Solutions for Meta - The Wheel Turns

So what do we have here? A disc containing a myriad of letters, and two rings of different sizes. If you've been following the theme of this year's Puzzle Hunt, then you might realise that these rings are related to the Mayan Long Count Calendar, which supposedly predicts the end of the world on December 21 this year. The Long Count Calendar looks like three wheels that rotate together to give the year, month, and day on any given date. We have three wheels here as well, but the two smaller wheels on the second page must clearly go inside the bigger disc if they're to help make sense of the letters. The image of the rings, and the little flag on the inside of the "I.1" space on the large disc, tell us where they should start and what direction both rings should initially rotate, but without some further guidance, they're just going to rotate around forever.

But of course, this is the meta puzzle, and the puzzles and stories so far have given us the information we need to solve it. Each of the twenty puzzles gives a strange symbol when completed (for instance, the first Meta piece looked like this). These are Tzolk'in calendar symbols used by the Maya. The extra-enlarged first letters of the Prologue, each Act's Scene 1, and the Meta Puzzle stories spell out "TZOLKIN" as a hint toward this. We can replace the Act/Scene placeholders in the outer segments of the meta puzzle disc with these symbols. As each symbol corresponds to a number from 1 to 20, this gives us a special ordering going clockwise around the disc:

Further research into the Tzolk'in calendar reveals that they each also have a special meaning, and many of these meanings might look familiar: each has featured in one of the twenty puzzle stories. From the first to last puzzle, this gives us an additional ordering of the Tzolk'in symbols (for instance, the first puzzle story references a rain storm, which is associated with the 19th Tzolk'in symbol), but what do we do with it?

As already noted, having the two inner wheels go around and around the disc doesn't give us anything. The smallest ring passes directly over the letter M, which is not coincedentally labelled with a 1, but one or both inner rings need to change their direction of rotation at some point to get anything else. As the middle ring is touching the symbols in the outer disc, one idea is to try reversing its direction whenever it reaches a segment with the next symbol in the story-ordered list. It would move anti-clockwise from the 16th symbol to the 19th, then back around clockwise to the 10th, and so on. These direction changes would also allow the smallest wheel to 'swing out' towards the centre of the big disc, giving it the ability to pick up more letters. Unfortunately, this doesn't get us all the way there yet: the small ring does eventually pass over a W, but this doesn't fit as a second letter of a message after M and furthermore is numbered 11 when we would assume we are looking for a 2.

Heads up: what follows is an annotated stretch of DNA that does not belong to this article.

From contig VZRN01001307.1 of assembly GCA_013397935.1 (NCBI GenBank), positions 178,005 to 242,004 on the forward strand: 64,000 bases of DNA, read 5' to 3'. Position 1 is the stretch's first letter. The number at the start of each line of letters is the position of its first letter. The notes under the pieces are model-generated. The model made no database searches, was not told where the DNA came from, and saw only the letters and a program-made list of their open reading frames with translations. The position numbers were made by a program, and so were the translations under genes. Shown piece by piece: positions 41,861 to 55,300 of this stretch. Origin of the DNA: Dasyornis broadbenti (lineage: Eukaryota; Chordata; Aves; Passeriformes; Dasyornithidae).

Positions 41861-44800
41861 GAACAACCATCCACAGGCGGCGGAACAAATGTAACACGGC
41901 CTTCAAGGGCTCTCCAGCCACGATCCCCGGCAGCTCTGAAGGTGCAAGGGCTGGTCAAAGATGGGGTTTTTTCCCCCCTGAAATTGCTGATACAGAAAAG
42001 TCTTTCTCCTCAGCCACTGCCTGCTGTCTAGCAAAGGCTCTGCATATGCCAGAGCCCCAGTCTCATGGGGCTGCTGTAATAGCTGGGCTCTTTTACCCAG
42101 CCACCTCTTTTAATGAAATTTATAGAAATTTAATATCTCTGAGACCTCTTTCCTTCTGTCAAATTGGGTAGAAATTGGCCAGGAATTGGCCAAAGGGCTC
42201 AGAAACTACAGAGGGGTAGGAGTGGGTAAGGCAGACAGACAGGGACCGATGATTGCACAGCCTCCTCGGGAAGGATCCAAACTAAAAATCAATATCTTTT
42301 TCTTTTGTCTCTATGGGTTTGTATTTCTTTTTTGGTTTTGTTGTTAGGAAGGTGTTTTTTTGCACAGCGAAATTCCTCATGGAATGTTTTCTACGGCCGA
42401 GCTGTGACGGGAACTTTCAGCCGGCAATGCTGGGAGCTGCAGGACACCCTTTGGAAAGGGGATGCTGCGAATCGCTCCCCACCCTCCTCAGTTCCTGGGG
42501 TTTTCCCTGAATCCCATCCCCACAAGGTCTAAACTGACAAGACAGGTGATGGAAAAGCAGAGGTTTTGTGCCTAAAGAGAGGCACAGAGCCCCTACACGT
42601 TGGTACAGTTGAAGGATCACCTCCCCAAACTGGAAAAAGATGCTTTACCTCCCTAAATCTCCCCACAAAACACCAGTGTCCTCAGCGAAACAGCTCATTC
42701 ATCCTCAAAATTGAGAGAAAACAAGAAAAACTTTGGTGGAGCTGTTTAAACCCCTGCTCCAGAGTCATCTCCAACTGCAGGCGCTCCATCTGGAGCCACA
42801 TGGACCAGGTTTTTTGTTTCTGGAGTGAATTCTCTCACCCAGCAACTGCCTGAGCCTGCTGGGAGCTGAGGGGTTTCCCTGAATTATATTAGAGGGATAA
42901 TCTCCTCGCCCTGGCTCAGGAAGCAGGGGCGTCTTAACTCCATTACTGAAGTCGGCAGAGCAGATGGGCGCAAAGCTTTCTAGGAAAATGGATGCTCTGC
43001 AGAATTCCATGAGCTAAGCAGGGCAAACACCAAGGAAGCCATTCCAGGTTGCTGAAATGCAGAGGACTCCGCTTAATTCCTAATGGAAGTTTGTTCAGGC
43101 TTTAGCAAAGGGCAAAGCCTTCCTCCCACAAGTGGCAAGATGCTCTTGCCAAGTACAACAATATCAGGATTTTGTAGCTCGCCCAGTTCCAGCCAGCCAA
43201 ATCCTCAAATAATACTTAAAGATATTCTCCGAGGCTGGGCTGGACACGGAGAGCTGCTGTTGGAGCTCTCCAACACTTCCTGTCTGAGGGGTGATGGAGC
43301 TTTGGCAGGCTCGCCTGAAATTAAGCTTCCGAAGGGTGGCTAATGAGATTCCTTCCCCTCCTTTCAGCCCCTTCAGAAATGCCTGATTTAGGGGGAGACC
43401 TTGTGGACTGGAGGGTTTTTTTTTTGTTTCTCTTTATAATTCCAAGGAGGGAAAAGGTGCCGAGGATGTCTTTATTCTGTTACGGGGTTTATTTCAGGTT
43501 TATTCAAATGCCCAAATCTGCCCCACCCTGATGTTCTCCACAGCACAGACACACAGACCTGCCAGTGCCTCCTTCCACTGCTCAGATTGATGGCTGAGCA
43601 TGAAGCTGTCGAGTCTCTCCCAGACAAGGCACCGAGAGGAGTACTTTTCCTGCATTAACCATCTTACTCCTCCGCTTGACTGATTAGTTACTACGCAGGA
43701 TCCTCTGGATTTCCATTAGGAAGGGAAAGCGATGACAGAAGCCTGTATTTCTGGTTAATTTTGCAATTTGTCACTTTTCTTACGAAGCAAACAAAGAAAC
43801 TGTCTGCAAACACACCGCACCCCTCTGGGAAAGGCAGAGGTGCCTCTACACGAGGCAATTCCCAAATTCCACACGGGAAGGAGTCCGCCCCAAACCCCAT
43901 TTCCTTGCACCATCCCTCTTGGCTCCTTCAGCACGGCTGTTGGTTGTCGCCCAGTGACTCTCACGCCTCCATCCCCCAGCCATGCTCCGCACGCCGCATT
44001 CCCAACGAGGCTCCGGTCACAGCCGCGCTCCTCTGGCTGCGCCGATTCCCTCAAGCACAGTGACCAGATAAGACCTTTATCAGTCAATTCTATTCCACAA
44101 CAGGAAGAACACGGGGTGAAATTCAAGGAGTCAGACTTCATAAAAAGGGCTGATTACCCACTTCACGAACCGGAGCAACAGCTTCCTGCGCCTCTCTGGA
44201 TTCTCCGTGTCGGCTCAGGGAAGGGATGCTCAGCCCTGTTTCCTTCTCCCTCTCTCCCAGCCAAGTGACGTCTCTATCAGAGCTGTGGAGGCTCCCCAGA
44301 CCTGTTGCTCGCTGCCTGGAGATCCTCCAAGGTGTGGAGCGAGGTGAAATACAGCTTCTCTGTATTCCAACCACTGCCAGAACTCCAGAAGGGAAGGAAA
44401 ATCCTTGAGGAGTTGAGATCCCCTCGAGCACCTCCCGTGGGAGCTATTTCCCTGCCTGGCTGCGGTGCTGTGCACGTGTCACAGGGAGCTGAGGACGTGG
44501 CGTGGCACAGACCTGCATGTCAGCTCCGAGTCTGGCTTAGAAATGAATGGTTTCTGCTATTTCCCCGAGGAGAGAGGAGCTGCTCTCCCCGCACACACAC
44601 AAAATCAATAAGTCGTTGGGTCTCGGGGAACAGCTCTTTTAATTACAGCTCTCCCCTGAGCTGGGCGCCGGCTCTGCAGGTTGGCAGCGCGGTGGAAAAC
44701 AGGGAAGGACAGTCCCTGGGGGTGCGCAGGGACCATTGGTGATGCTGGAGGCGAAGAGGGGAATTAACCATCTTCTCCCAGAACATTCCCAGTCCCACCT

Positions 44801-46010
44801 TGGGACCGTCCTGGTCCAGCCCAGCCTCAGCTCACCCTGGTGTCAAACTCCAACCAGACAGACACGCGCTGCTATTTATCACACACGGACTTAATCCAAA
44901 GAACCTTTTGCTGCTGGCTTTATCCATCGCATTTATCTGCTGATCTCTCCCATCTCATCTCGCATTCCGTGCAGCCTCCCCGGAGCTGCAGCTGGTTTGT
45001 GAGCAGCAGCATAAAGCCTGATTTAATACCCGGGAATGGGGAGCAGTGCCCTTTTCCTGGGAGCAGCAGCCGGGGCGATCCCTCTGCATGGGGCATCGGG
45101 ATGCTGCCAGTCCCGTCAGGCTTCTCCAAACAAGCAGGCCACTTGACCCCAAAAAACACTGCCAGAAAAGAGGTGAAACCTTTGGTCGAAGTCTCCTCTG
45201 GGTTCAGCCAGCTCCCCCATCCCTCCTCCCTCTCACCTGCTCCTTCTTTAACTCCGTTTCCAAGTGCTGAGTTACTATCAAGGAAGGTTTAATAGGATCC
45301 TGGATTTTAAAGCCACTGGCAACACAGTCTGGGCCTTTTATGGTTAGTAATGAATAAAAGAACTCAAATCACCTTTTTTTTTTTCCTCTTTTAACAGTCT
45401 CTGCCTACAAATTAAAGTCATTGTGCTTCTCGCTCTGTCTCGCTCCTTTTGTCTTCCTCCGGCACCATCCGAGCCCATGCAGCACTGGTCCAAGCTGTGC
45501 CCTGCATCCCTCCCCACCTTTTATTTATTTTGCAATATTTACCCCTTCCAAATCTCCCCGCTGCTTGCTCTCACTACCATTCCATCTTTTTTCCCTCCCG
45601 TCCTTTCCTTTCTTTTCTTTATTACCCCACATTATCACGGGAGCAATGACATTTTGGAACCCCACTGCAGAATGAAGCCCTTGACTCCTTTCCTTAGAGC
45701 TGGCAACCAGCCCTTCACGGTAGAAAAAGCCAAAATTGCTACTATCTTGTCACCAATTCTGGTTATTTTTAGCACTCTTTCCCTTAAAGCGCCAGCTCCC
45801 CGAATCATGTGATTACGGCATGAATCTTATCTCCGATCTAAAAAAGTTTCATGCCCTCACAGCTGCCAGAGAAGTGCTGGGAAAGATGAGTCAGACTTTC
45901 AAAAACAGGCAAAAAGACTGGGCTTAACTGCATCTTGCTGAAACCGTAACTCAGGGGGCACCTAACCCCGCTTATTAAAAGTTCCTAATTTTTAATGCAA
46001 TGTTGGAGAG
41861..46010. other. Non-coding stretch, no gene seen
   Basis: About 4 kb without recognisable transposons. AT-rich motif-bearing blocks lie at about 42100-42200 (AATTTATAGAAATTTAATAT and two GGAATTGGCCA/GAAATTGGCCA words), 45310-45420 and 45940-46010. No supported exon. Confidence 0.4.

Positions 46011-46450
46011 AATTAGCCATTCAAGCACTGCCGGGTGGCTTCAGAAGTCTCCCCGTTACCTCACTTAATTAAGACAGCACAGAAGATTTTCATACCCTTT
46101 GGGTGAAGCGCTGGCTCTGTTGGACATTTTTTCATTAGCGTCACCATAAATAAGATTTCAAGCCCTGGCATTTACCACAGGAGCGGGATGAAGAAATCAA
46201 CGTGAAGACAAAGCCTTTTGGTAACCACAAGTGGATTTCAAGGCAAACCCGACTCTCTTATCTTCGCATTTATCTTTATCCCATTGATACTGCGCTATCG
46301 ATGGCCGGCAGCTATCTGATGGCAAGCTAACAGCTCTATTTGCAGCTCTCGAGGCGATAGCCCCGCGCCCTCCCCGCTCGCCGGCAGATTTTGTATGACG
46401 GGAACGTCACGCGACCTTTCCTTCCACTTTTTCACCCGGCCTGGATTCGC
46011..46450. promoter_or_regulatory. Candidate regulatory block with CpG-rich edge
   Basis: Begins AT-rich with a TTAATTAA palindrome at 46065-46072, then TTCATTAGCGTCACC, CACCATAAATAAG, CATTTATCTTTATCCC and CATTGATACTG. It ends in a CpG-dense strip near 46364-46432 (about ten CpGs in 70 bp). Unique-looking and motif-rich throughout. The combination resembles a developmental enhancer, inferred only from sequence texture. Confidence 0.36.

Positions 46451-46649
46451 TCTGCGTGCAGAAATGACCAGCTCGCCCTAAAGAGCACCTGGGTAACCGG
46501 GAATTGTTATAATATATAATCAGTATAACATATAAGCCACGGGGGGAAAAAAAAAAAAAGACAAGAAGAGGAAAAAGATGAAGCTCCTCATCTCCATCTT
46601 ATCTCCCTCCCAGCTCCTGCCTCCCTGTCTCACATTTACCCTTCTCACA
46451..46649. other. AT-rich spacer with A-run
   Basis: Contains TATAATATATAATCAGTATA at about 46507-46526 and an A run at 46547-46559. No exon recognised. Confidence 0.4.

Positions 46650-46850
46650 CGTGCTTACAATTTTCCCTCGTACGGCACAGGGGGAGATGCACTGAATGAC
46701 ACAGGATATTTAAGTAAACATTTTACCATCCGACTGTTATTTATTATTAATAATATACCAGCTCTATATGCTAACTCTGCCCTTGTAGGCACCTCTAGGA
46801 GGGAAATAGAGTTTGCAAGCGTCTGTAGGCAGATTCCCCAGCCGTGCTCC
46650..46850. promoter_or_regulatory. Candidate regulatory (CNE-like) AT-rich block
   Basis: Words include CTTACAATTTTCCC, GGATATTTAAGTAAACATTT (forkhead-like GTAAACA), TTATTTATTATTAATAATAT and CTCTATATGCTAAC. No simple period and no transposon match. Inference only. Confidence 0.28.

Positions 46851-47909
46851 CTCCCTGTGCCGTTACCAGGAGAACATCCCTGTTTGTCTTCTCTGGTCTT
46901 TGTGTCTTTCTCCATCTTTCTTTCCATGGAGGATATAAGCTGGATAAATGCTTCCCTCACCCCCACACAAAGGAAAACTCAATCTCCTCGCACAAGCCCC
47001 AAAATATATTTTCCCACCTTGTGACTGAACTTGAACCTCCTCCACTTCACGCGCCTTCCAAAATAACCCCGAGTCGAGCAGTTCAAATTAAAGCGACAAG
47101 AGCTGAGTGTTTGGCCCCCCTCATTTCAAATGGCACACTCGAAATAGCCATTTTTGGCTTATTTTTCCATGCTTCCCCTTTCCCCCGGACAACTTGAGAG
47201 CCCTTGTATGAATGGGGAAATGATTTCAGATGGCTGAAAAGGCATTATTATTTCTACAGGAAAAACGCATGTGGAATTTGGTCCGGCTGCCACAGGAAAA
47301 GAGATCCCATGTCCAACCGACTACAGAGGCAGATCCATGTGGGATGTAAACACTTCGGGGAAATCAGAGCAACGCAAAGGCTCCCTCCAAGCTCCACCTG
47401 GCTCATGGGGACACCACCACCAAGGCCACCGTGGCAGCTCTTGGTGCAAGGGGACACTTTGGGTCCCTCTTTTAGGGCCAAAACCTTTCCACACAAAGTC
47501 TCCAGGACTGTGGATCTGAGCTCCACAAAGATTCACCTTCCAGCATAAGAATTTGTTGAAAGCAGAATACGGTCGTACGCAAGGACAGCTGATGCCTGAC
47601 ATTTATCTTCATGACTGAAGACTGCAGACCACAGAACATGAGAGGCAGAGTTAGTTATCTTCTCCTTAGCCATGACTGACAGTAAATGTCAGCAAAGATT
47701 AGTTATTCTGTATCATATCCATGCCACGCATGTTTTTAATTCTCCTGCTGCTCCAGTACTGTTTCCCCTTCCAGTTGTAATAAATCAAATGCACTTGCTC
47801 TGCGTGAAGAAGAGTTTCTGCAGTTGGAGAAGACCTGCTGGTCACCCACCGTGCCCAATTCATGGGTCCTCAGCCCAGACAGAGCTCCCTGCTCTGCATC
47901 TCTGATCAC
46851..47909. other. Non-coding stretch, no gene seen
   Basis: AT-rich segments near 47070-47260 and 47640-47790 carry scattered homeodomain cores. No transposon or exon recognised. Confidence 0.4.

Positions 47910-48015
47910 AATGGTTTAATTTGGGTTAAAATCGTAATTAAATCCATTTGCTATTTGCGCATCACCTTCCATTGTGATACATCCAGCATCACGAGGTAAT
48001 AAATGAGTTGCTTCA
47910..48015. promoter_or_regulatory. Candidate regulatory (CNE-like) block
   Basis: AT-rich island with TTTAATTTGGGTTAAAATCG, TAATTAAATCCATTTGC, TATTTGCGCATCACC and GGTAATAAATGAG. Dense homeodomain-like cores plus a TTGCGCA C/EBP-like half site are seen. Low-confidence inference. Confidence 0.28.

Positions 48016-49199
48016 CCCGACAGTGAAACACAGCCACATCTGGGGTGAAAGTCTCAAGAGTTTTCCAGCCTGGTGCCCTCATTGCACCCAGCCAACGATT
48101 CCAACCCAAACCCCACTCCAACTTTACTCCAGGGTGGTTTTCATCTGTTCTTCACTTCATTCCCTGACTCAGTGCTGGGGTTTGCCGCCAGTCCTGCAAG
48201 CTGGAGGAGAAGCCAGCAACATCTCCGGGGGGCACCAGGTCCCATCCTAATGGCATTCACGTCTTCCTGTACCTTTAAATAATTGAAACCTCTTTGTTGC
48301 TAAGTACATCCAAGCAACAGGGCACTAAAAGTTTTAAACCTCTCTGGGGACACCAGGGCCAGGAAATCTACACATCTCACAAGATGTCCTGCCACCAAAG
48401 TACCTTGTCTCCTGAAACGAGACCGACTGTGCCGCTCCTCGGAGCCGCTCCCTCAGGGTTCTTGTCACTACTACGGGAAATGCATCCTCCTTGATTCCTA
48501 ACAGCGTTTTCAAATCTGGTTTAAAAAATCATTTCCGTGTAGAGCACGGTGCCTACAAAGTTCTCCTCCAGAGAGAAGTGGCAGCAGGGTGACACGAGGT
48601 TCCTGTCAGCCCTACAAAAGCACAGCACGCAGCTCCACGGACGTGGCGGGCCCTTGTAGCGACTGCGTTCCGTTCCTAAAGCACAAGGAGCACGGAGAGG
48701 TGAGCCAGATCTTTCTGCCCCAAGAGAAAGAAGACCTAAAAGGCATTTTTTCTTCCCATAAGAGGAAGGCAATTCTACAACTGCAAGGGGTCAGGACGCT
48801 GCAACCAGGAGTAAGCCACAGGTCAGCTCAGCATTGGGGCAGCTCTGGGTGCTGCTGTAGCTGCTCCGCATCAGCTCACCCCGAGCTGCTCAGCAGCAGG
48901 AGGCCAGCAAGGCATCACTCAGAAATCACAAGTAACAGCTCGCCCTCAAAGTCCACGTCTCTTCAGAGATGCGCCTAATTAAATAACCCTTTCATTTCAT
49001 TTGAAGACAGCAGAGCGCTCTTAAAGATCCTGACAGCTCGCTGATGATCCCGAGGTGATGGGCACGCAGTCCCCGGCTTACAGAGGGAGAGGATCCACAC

It seems the smallest wheel needs to change direction as well, giving it a broader range of movement. Changing its direction at the same time as the middle ring means it will 'cling' to the outer disc just as before, so that won't work. The only plausible option left is that the smallest ring changes direction whenever it hits a letter. Sure enough, this gives us the letter A, numbered with a 2, shortly after the M, and then a Y numbered 3.

The rest of the puzzle is simply a matter of continuing in this pattern. The complete message of fourteen letters spells out MAYANCHAACWELL.

Chaac is a Mayan god of rain, and his well refers to the Well of Sacrifice in the city of Chichen Itza. The most common name for this well is the SACRED CENOTE.

Design Notes:
The original tested version and final version of this puzzle indeed had "Mayan Chaac Well" and Sacred Cenote as the message and answer; however, worrying that some teams would use programming to determine all possible messages from the numbering of the letters alone, we slightly changed the message to the more cryptic "Mayan Chaac weer", referring to the serpent entity Chicchan, considered by some ancient historians to be a miniature (or "weer") version of Chaac. The total number of letters we could use and short time frame meant we could not invent a neater, less bashable sentence in time, but the nice connection between Chicchan and the similarly named month we hoped was confirmation enough.

Our first live update to the Meta was made to improve the circles' offsets and increase the inner ring's size slightly, making the original image require less finicky precision. The second update was obviously made to change the final sentence back to the neater "Mayan Chaac Well" after we reconsidered and realised from the guesslog that teams didn't seem to be trying to brute force a solution anyhow.

We apologise for the number of updates to this puzzle, and others, after they had been released. All of our writers have had either Honours or PhD theses due within two weeks and mine (Scott) was due during the hunt itself last week. Because of this, we let an unfortunate number of small mistakes get past us. We hope you nevertheless enjoyed the puzzles and story this year, and hope that you'll return next year for an even better and completely honours-free ΣUMS Puzzle Hunt!

The answer is: sacredcenote